For a few years, Pakistan has seen a drastic increase in land prices, the reason being a flux of people investing in real estate. Real estate can be defined as a sector with the lowest transparency, artificial growth, and an overpriced area – but at the same time, the most profitable and easiest way of investment. Investors who have put their money into the real estate sector may have perceived it to be a secure and lucrative investment opportunity in Pakistan. However, it is important to note that such investments are considered to be unproductive from an economic standpoint, and only serve to benefit the individual investor. This is due to the fact that the capital that could have been allocated towards establishing a domestic industry, which would produce a locally sourced commodity and ultimately reduce the country’s dependence on imported goods, has instead been diverted towards purchasing land.

Data from State Bank shows that Pakistan received $2.45 billion and $2.61bn per month in remittances in 2021 and 2022, respectively. It also shows that 45-50 percent of this amount had been invested in the real estate market.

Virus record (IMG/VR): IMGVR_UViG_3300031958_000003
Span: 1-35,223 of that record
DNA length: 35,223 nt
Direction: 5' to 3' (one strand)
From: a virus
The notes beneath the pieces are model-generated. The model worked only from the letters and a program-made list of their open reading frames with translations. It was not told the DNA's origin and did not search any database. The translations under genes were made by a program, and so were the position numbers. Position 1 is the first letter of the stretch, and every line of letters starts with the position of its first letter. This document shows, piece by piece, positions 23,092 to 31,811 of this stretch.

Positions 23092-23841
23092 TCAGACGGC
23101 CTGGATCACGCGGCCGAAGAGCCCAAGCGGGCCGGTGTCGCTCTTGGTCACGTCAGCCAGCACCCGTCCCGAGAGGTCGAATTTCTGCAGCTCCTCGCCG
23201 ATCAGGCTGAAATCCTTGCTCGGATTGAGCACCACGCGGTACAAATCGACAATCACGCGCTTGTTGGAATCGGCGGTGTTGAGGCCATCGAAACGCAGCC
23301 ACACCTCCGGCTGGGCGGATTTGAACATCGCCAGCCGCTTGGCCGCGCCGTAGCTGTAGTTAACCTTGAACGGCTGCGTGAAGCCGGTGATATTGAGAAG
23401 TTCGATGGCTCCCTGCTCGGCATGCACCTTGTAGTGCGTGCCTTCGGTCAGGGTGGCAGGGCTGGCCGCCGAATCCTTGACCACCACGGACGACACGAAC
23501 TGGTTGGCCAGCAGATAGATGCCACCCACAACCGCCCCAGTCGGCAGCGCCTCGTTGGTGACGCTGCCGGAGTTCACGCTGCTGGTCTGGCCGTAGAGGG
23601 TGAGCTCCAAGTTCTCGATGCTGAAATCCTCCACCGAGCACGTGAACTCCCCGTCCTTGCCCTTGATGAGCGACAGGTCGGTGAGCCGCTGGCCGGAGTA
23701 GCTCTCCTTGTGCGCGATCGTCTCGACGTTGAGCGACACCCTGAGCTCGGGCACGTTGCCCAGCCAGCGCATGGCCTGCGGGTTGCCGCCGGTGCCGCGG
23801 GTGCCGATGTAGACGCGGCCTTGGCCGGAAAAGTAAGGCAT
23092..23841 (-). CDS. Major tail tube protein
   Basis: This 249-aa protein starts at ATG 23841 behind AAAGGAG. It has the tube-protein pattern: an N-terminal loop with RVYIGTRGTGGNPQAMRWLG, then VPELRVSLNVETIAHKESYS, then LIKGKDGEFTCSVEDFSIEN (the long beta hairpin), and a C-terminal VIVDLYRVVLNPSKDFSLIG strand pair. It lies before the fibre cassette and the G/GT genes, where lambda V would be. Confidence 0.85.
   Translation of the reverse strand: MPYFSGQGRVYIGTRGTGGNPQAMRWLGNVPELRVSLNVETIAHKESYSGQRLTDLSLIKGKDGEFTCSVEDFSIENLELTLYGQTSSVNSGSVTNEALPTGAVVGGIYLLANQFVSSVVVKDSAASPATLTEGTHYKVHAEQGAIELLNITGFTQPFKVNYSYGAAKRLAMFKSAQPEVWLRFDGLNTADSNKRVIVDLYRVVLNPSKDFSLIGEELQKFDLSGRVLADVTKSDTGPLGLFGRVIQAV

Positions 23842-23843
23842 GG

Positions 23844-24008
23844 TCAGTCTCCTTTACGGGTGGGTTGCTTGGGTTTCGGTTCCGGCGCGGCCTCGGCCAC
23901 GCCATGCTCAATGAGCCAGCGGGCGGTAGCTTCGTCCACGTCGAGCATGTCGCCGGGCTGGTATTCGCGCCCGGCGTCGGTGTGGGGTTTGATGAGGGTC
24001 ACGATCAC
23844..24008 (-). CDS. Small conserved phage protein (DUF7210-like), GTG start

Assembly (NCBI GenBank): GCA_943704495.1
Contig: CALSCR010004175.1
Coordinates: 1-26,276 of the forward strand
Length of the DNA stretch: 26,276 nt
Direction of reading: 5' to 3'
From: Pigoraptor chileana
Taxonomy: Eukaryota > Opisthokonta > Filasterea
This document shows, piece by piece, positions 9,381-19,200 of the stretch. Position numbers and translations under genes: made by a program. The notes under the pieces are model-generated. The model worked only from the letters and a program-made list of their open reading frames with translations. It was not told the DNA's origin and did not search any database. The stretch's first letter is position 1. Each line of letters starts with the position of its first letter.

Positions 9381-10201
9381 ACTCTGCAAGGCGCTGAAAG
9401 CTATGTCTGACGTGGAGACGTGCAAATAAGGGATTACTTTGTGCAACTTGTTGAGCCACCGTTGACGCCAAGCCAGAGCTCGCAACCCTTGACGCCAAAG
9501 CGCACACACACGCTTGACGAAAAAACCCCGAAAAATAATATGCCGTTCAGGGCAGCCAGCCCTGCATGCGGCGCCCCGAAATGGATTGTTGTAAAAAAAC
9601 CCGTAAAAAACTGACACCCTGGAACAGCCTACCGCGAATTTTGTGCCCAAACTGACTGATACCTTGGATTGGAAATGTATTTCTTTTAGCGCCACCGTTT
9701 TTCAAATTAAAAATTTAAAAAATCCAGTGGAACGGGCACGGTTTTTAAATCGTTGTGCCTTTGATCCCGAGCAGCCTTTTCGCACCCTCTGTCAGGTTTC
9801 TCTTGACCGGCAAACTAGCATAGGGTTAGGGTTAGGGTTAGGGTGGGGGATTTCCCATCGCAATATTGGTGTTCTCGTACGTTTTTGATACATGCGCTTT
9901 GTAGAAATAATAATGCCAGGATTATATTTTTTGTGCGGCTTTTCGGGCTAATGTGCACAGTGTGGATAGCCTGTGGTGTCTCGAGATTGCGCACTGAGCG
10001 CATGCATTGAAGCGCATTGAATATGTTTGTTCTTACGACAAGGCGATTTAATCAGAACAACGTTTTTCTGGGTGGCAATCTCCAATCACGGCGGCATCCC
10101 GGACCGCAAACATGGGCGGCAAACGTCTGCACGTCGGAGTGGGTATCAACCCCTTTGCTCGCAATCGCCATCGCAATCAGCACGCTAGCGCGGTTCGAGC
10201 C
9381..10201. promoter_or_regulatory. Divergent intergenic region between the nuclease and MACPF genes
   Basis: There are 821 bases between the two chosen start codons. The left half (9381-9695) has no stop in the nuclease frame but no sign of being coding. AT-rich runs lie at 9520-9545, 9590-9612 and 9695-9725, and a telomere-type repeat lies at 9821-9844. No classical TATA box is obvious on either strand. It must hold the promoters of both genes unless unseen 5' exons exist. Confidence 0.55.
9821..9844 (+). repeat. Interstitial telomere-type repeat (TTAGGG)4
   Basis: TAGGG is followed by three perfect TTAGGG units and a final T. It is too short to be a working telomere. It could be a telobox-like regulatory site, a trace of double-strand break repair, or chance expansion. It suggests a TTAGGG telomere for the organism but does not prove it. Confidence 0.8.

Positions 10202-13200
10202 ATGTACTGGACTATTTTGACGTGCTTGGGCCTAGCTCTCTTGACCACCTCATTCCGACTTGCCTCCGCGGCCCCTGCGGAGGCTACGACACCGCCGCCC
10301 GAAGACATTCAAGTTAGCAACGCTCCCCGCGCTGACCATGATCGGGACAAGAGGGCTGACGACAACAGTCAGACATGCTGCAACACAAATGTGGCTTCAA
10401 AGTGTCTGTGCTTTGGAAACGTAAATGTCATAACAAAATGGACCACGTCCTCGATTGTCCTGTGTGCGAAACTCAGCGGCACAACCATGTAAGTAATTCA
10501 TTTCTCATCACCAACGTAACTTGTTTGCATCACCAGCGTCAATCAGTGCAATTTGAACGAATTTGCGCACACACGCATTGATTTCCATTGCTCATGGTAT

The speculative market has caused a boom in land investment. People follow their peer group which relies on speculations on land prices. Due to this owning a house has become a dream for many. It has become almost impossible for a person who is earning an average or above average salary to buy land for his use. Owning a house has become a luxury now as high-end societies have become a symbol of elitism which has created a class difference within a few kilometers.


It is funny how Pakistan calls itself an agricultural country but at the same time, we are building gated housing schemes on agricultural land.